Monday, February 9, 2015

Landmarks in the Faculty of Medicine, Colomboi, Sri Lanka.

The 'Anatomy Block', Faculty of Medicine, Colombo.
 The place where a Medical Student started his 'learning the art of Medicine' by doing dissections on the preserved cadavers.

'Koch's memorial Clock tower', Facuty of Medicine, Colombo.
'Koch' was the second Principal of the Colombo Medical School in the late 1980s. He died of 'Blood Poisoning' following an injury sustained during an operation on a patient. A grateful public contributed towards the erection of this clock tower.

Dr.Edwin Lawson Koch- The second Principal.
The  founder of the family in Ceylon was his great
grandfather, Godfried Koch of Brandenberg, who came to the East
in 1755.
Edwin was born on 29 November 1838, the son of
Johann Godfried Koch (Lawyer)and Angenita Dorothea Aldons, at
Jaffna, Ceylon (now Sri Lanka). 
He had his early education at Jaffna, and must have spent
many a dreamy afternoon among the beautiful, sturdy ramparts
of the old Dutch Fort where his grandfather had served as a 
Lieutenant (Artillery)  Johann Godfried Koch in the VOC .
At the age of twenty he won a government scholarship which
enabled him to enter the Medical College at Calcutta. There he
further distinguished himself. Besides other prizes he won in 1862
a Gold Medal and the prize for General Proficiency.
At Calcutta he met and afterwards married Miss Emma Millar.
He began his professional career in Ceylon as a Government doctor
on the 25th July 1862.
‘As a writer he was of the highest order’.
‘He published information about the Medical history of Ceylon’.
Dr. Koch was one of the three lecturers - Drs. Andree
and Vanderstraaten being the other two.  
In 1875 he succeeded Dr. Loos as the Principal of the Medical
School which post he held till his tragic and untimely death two
years later. 
The late Dr. J. L. Vanderstraaten, also famous in his time, described him as "a bold surgeon, a successful physician and an expert obstetrician." 
The year 1877 will always be remembered as the saddest in the
history of the Ceylon Medical College.  
On November 9th, of that year Dr. J. C. Evarts, demonstrator in
Anatomy, and a brilliant and promising young doctor, received a
wound while assisting Dr. Koch, Surgeon of the General Hospital.  
In spite of Dr. Koch's skillful medical attention, the young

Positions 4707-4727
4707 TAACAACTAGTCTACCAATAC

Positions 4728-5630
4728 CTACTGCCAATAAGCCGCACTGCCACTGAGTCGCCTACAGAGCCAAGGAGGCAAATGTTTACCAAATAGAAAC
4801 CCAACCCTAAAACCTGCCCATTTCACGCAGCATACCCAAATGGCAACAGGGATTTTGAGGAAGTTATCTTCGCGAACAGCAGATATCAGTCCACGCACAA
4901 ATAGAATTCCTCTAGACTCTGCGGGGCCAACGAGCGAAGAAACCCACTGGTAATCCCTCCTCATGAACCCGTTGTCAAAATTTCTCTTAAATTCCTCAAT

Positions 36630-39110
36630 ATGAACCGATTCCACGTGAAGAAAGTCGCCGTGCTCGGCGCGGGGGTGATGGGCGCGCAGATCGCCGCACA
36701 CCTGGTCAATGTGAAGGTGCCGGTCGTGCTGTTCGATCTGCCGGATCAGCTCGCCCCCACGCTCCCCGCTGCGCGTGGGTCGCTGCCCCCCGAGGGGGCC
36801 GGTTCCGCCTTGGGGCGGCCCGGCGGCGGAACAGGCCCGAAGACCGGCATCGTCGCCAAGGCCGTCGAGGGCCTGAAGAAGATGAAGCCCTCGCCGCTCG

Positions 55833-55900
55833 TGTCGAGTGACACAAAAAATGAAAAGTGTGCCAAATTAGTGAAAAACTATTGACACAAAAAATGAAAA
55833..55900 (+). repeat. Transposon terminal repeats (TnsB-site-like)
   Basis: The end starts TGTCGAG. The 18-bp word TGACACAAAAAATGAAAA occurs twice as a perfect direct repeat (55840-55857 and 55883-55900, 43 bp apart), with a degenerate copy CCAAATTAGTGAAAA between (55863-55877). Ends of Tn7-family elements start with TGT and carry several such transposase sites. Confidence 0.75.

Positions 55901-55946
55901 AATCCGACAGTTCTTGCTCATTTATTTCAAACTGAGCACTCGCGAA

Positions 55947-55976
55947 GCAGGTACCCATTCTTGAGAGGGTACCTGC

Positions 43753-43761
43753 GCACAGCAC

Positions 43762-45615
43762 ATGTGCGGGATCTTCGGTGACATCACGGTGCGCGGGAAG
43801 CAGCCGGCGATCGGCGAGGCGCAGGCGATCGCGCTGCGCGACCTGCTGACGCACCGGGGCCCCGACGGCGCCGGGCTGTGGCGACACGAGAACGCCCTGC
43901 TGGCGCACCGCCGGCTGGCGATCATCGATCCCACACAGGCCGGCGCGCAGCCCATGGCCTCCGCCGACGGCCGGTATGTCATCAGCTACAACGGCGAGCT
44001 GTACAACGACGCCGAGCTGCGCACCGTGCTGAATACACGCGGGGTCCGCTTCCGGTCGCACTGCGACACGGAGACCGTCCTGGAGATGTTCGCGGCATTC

doctor died on November 17th from the effects of blood poisoning.
Within  less than a month of the death of Dr.Evarts,  Dr. Koch
himself was
similarly infected from the result of a slight scratch sustained in the
course of a post mortem
All the best doctors in the island hurried to his bedside, including
Dr. Pieter, Daniel Anthonisz of Galle, and the Head of the Medical
Department, Dr. Kynsey. But even their combined efforts were of
no avail.
He died within a week of getting the injury  on December 20th,
1877 when he was only 39 years old, two years after his
appointment as Principal 
" His short life was full of good deeds,…, he served the poor with
Special generosity and devotion, and was widely known and love
as their benefactor and friend’.
The grateful fishermen of Mutwal paid a striking tribute to his
memory at his funeral, by spreading white cloth all along the route
from his home to the cemetery gate
His son, Dr. Vincent Koch, was given a medical education in Great
Britain with subscriptions offered by a grateful public.
The following stanzas are from a poem written in his honor on behalf of the Freemasons of India:
Wail, Lanka's sons. We grieve to-day,  For him whom Death has snatched away ;
Whose skill oft bade the tyrant stay , Successfully.
Yet not for him we grieve, for all
Before that awful scythe must fall
The loss is ours ; who heard the call resignedly,
We mourn the heart that soothed our grief;
The kindly hand that brought relief;
The voice, whose music, all too brief, fell soothingly.
We mourn the MAN, whose honest brow,
Still looking skyward, taught us how
To live, to work, to trust, to bow—The end to see.
We miss the skillful master-mind}Who taught us how to serve our kind;
Feet to the lame, eyes to the blind,
Peace to his ashes ! There lies one
Whose useful life, though scarce begun,
Has soared that highest need, " Well done !

More blest than we.
‘Through Dr. J. L. Vanderstraaten's efforts… a clock tower was
erected to his memory in the grounds of the Medical College by
public subscription amounting to Rs 3,000, and Sir James Longden,
the Governor at the time, induced the Legislative Council to donate
the handsome clock at a cost of Rs 5,000.’. 
‘As a centenary effort … a suitably inscribed marble tablet in order
to make the monument better known to the present generation to
whom his high ideals and noble life should serve as a good